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The Spokesman-Review Newspaper
Spokane, Washington  Est. May 19, 1883

‘Student becoming the master’: Disney+ Darth Vader actor Dmitrious Bistrevsky, of Spokane, visits hometown for Lilac City Comicon

By Nina Culver For The Spokesman-Review

Spokane native Dmitrious Bistrevsky, who played Darth Vader in the “Obi-Wan Kenobi” series on Disney+, is in Spokane this week making several appearances, including at the Lilac City Comicon on Saturday and Sunday at the Spokane Convention Center.

Darth Dmitrious, as he calls himself, stumbled into the role accidentally. He has a unique background in gymnastics, helped found the Paper Cutout Crew breakdancing group in Spokane, attended circus school, worked with Cirque du Soleil and did stunt work before transitioning into becoming a suit actor. Becoming a suit actor requires being able to communicate emotion using only subtle movements and also requires being in makeup, prosthetics or a suit for hours on hours on end. It creates a sensation of claustrophobia that not everyone can deal with, Bistrevsky said.

“Sometimes you’re glued into a suit for 12, 15, 16 hours a day,” he said. “I played a lot of werewolves, a lot of monsters. I started to get known in L.A. as someone who could wear a suit and someone who could move.”

After becoming aware of a top-secret role involving a character in space who fights with a sword, Bistrevsky was convinced it was for the role of Darth Vader. After multiple auditions, he found out he was right.

“I started training sword right when I heard about it,” he said.

He got the role and spent nearly six months preparing. An old injury had given him a slight limp and he worked with a movement coach to perfect Vader’s walk, a mixture of power and aggression as well as the grace and elegance of a master.

Bistrevsky wore the suit for the limited series “Obi-Wan Kenobi.” Another actor voiced the role and his voice was digitally altered to sound like James Earl Jones, the original voice of Vader. Though they worked in separate rooms, Bistrevsky said they were able to work together seamlessly and began to anticipate what the other would do.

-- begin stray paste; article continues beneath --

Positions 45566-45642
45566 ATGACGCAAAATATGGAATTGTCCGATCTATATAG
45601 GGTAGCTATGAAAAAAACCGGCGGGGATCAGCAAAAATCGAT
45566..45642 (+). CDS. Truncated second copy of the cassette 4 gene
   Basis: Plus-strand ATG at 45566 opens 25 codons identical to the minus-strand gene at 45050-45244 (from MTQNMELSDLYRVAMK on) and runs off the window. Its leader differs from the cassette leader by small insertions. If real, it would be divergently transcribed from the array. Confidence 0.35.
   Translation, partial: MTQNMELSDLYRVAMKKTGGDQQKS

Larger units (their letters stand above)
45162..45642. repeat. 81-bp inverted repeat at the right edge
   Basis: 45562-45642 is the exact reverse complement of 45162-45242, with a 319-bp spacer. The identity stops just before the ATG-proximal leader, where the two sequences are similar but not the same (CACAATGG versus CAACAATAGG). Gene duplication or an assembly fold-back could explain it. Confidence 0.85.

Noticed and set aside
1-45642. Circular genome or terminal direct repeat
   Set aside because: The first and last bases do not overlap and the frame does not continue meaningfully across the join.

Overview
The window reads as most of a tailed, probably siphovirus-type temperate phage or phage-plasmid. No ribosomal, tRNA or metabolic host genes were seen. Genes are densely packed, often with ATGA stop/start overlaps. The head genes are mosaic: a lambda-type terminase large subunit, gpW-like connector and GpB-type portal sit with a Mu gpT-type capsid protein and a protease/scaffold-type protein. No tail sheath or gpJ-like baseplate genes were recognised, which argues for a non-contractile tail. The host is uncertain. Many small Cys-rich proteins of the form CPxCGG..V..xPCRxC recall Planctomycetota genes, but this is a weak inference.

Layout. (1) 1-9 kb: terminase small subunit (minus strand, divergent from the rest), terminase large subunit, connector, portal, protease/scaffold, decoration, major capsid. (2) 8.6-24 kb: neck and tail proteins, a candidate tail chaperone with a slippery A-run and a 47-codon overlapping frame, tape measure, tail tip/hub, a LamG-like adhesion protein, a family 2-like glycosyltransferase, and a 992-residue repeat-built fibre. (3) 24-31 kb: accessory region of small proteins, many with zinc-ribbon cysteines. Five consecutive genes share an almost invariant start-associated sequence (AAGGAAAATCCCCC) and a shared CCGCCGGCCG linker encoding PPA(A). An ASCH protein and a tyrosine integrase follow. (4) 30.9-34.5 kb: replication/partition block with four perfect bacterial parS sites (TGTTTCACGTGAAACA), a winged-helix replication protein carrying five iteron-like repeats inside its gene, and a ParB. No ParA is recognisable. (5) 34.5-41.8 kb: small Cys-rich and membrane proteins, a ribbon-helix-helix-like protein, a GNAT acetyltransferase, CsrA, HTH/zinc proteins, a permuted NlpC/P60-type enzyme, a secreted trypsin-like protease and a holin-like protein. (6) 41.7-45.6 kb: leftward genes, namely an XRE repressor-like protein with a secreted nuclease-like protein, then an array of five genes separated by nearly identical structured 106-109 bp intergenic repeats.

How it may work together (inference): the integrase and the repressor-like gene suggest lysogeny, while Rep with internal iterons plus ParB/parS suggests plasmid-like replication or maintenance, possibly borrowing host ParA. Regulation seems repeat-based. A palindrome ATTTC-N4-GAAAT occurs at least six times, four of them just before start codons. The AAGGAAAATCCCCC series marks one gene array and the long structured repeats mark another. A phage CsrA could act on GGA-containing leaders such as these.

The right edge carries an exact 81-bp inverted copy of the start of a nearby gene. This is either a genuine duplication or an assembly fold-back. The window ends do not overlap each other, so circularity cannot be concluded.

“We worked independently on set,” he said. “I would hear him on an earpiece and he could see me on a monitor. It was a really good experience.”

The suit, however, was physically difficult to wear. Back spasms were an issue, as was visibility and mobility. Bistrevsky jokes that he had to use the force to move around when his mask fogged over and he couldn’t see.

“I couldn’t lift my arms over my head or out to the side,” he said. “Literally, the costume was a prison.”

When he hung up the suit, Bistrevsky was convinced he would never play the role again. To psych himself up for the role, he would meditate. But instead of soothing, calming thoughts, he would focus on small incidents or annoyances and work himself into a rage.

“When I played the character, I went to a very dark place,” he said. “I was very method. When I finished the role, I couldn’t stop doing it.”

He took some time off from suit work and worked on getting psychologically healthy again. He’s since learned not to go so deep into a character.

“It took me a year to recover,” he said. “I had a whole master class on my own psychology. I learned a lot about myself.”

Bistrevsky’s journey to suit acting had many detours. He grew up mostly in the Hillyard area, catching crawdads in the Spokane River. After earning his associate degree, he had a carpet cleaning company that held contracts at local movie theaters and other businesses. He accidentally got into teaching gymnastics even though he had no training in it. He taught preschoolers simple movements during the day and trained himself at night.

After leaving Spokane, he went to circus school and learned hand-balancing, among other skills. He attended the training program for Cirque du Soleil until injuries led to his transition to suit acting.

In addition to getting his coveted Papa Joe burger from Zips, Bistrevsky plans to host two community events while he’s in town. On June 5, he’ll teach handstand classes at Spokane Gymnastics Pines, 11712 E. Montgomery Drive, one for beginners from 6:30 to 8 p.m. and another for intermediate and advanced students from 8 to 9:30 p.m. The registration fee is $49. Spokane Gymnastics Pines can be reached at (509) 290-5270.

During the workshops, Bistrevsky will teach a handstand method that he invented.

“This, to me, is the full-circle moment of the student becoming the master,” he said.

On June 3, he will visit Monkey Biz, at 2928 N. Nevada St., from 6 to 9 p.m. to host a game night. Admission is nonperishable food items for a charity food drive. The comic, collectibles and game shop can be reached at (509) 242-3500.